Post by Regan MacKinlay & Rachael Shaw
Can a songbird’s song act as a signal of their cognitive ability for listeners? Individual birds produce slight variations on their species’ specific song. The amount of unique song components produced during a song bout, known as a song repertoire, is commonly used to measure song complexity. Previous research has shown that song repertoires are learnt, and individual learning is influenced by differences in genetics and events during early development. Both genetics and early developmental differences have also been shown to influence other cognitive processes. Importantly there is substantial evidence that both complex bird song and greater cognitive ability are the subjects of sexual selection. Given these links, it has been hypothesised that song complexity may be used by listeners to gauge the general cognitive ability of singers.
Early research indicated the existence of associations between complex song (typically measured as repertoire size) and cognitive ability in song sparrows (Melospiza melodia). One study found a positive correlation with detour reaching performance (a measure of inhibitory control), and another found a negative correlation with performance on a spatial learning task (a measure of spatial memory). However, a recent attempt to replicate these two studies failed, and in fact found opposing patterns. Re-examining these relationships in a species with a differing ecology to the song sparrow, namely a caching species, may offer a different perspective on the relationship between song complexity and cognitive ability. In a special issue of Intelligence we report that, despite adopting similar testing methodology and sample sizes as previous studies, song repertoire size was not correlated with cognitive performance in spatial memory or inhibitory control tasks in toutouwai (Petroica longipes).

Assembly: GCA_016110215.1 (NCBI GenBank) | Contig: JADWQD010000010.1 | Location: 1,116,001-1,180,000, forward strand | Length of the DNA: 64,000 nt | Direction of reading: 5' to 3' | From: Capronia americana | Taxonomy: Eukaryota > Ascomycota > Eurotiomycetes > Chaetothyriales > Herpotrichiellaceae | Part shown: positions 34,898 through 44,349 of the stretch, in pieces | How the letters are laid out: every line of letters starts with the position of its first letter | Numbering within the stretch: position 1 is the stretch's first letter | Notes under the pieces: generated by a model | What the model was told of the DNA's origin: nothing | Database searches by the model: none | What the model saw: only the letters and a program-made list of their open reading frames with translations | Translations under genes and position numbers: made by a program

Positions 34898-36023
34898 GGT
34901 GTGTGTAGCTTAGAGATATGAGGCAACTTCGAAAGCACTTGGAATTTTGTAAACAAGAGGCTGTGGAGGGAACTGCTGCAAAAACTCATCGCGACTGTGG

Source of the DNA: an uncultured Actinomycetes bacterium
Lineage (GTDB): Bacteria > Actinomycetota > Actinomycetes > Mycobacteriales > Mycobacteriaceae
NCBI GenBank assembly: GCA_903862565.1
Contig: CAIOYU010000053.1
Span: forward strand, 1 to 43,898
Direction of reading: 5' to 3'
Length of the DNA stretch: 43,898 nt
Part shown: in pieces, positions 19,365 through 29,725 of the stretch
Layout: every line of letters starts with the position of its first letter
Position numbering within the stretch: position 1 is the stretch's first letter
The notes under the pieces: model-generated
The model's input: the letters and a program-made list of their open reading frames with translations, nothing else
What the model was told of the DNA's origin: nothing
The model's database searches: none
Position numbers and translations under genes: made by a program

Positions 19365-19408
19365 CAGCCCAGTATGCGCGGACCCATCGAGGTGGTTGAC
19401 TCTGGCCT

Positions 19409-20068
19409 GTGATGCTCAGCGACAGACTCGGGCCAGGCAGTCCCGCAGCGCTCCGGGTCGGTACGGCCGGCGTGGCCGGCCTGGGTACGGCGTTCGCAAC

It remains possible that other song features (i.e. besides repertoire size) are in fact associated with cognitive ability but evaluating this will require further research into biologically relevant markers of birdsong complexity. For now it appears that song repertoire is unlikely to be used as an indicator of cognitive ability by song listeners, and we recommend that song repertoire should not be used as a proxy for cognitive ability in song birds.
Toutouwai can take down some of the world’s largest invertebrates, but if you’ve caught a 50 cm long earthworm, what do you do with it all? One answer is to shake it to pieces and hide it around your territory to snack on over the next day or so. This ‘caching’ strategy lets toutouwai make the most of temporarily abundant food by saving some for later.
Caching is widespread in the animal kingdom, yet there have been very few studies looking at how individuals develop caching behaviour. For her MSc thesis, Latu Clark investigated how juvenile toutouwai learn to make their caches. The results of her work have just been published in Behavioural Processes.
After young birds left the nest, Latu visited them a couple of times a week for up to 12 weeks. Each visit, she fed the birds several mealworms and documented their behaviour. If a bird cached, Latu monitored what happened to their cache (check out the image below of one of her juveniles inspecting the camera – if you look closely you might spot a cached mealworm in the log in the background). Her work demonstrated that it takes several weeks for juveniles to develop some aspects of adult-like caching behaviour, but that other components of caching appear spontaneously and do not change during development.
These results suggest that learning how to handle prey and hide it for later comes naturally to young toutouwai, but that they also require extensive experience to do it well. Interestingly, it also seems that toutouwai caching behaviour follows similar developmental trajectories to other, distantly related Northern hemisphere bird species.